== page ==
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Life Insurance – for Kids

by Lindsey Manhart on November 14, 2012

Let’s face it.  Needing to buy life insurance for your kids tops the list of Things No One Wants to Think About.  It’s difficult to look at the long-term and financial reasoning behind a topic which is full of emotion.  Parents often can’t address it and many life insurance agents don’t broach this awkward conversation.  Therefore, it doesn’t get done.  However, we’ve cracked the subject wide open so let’s talk about why kids need life insurance.

Why Kids Need Life Insurance

Why do you buy life insurance?  As discussed in one of my previous posts, typically, we purchase life insurance to:

1)    Replace a working household member’s income

2)    Replace a service provided by a household member–maintenance of the home, child care

3)    Pay off large debts–school or other loans, mortgages, or we want to leave a legacy for our children.

Little Girl - iStockNow, why would you consider it for your children?

1)    If your child passes away, you want to be able to celebrate their life in a matter which they deserve.  Life insurance provides the cash for final expenses and you’re not left with the burden of a large debt on top of the loss of your child.

2)    If your child were to develop an illness or disorder (after you take out a policy) which makes them uninsurable, coverage is already in place and it can’t be cancelled.  Certain conditions may prevent an individual from purchasing insurance for a particular time period or, possibly, ever.  Purchasing a policy early on in your child’s life is particularly important if your family has a history of cancer, diabetes, or other hereditary disorders.  If you’ve purchased a policy for your son or daughter as an infant, they have coverage which will provide for them for the rest of their lives.  You can even sign ownership of the policy over to them as an adult.

NOTE:  Some adult policies will allow a rider where coverage can be placed even prior to a child’s birth.  It’s possible this rider can be converted to an individual policy for your child.  This is a wonderful rider to have if you find your child was born with a condition which would make them uninsurable.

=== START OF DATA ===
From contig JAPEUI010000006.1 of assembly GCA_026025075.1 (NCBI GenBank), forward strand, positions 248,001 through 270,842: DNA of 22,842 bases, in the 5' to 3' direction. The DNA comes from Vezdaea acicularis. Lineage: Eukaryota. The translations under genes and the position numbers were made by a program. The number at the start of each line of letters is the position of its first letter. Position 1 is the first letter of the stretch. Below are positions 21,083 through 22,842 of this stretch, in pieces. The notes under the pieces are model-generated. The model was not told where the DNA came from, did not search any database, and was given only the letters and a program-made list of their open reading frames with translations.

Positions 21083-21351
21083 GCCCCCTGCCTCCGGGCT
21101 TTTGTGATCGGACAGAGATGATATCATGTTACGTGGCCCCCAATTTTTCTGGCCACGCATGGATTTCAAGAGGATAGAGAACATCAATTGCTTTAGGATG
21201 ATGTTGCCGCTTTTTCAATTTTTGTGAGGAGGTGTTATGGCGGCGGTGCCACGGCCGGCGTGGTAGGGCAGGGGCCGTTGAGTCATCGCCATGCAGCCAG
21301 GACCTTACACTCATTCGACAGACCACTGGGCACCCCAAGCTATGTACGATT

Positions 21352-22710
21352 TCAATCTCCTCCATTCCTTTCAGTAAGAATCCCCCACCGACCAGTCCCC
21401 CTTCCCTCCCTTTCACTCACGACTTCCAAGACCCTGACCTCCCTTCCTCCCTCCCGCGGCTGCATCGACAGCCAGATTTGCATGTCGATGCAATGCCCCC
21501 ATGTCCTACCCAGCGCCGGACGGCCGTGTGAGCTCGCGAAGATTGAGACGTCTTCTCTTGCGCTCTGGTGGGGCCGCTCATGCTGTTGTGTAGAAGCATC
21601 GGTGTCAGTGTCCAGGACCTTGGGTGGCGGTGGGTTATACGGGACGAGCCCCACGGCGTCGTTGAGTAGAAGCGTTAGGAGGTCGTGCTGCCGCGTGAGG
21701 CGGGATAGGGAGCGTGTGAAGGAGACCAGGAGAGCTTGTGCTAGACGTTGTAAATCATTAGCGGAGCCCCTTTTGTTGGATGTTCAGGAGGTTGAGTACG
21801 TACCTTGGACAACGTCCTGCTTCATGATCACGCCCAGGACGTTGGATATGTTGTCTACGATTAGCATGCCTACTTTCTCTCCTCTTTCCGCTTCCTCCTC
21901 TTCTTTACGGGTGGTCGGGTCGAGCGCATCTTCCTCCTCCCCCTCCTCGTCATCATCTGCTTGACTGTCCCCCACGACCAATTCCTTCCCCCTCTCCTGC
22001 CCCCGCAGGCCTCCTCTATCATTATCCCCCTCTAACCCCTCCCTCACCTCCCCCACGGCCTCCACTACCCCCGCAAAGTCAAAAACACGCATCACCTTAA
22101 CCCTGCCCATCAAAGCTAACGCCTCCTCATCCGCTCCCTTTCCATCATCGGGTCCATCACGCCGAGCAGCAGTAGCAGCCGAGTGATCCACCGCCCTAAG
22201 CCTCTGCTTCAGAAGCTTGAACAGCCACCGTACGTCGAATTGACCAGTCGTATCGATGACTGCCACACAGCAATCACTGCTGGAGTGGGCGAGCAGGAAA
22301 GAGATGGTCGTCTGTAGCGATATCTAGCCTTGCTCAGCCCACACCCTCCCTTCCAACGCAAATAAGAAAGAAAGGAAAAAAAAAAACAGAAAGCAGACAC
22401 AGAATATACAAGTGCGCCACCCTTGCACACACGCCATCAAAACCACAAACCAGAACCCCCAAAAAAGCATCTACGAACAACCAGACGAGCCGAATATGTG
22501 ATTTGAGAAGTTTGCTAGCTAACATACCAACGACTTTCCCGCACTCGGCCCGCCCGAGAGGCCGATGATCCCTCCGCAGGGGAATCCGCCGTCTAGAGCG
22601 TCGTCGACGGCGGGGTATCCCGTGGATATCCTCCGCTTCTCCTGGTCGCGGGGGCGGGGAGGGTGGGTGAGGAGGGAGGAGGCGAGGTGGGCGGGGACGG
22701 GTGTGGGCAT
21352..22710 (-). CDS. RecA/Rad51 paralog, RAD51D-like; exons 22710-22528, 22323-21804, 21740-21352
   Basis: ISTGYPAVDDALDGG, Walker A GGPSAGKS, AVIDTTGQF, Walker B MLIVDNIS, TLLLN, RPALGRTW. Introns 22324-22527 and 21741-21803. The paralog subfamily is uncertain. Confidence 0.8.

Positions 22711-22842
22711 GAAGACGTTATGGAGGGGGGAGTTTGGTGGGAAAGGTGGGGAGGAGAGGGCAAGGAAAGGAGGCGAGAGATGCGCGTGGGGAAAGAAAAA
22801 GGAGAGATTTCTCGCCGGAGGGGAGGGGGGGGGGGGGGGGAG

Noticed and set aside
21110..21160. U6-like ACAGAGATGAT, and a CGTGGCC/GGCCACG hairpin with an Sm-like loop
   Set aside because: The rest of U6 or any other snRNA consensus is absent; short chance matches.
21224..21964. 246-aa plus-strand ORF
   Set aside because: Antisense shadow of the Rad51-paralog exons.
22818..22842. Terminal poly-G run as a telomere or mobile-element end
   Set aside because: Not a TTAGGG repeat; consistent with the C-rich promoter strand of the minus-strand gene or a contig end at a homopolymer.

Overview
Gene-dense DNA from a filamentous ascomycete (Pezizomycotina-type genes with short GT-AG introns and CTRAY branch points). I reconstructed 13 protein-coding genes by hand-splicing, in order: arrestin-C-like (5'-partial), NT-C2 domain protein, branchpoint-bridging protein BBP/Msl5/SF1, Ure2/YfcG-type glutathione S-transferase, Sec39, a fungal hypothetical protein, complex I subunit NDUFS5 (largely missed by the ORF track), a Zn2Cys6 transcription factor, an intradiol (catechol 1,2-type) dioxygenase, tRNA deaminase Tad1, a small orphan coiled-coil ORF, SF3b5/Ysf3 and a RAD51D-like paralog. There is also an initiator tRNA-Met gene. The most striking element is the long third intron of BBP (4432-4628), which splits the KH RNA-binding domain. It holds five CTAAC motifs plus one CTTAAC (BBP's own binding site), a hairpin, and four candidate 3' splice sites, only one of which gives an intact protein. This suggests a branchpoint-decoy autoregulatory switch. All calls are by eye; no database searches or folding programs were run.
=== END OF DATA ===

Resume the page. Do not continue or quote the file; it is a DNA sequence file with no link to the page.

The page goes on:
3)    If you’d like to provide your child with a financial gift, most policies will earn a cash value.  Parents will often purchase a policy for their child.  Then, when the child graduates from high school or college or gets married, parents will sign the life insurance policy over to the child.  The child can keep it in force, maintain coverage, and continue to earn a cash value.  Other options include taking out a loan or cashing out the policy.  The loan or cash can be used to pay for a car, college, or house down payment.

NOTE:  If you’re thinking of using it for your child’s college education, I would suggest a 529 or other savings vehicle.  Whole life insurance policies are a long term investment; it will be many years before you get out of your policy what you paid into it.  You can find much better interest rates in other investment options.  Speak with your financial planner about what’s best for you.

4)    If you’ve co-signed on a loan for an older dependent child, consider a policy which will pay off the loan balance.  See Protecting Yourself as Co-signer on Your Child’s Loan.

There are a number of products available.  Be sure to speak to an insurance agent regarding the product, the guaranteed cash value over the life of the policy, premium, payment options, age at which the policy expires, length of time on which you pay, and the total premium you can expect to pay into the policy.

Last, weigh the coverage needs against what you can afford.  It does not make sense to purchase life insurance if it takes away from the ability to pay for your home, appropriate clothing, health care, proper nutrition, and life insurance for the income providing adults.

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Article by Lindsey Manhart

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Lindsey Manhart has worked with the James Anderson Agency of American Family Insurance for over 11 years. They sell life, property, and casualty insurance but the agency’s focus is on customer service and relationships. You can contact Lindsey with questions at LManhart@amfam.com or connect with her on LinkedIn.

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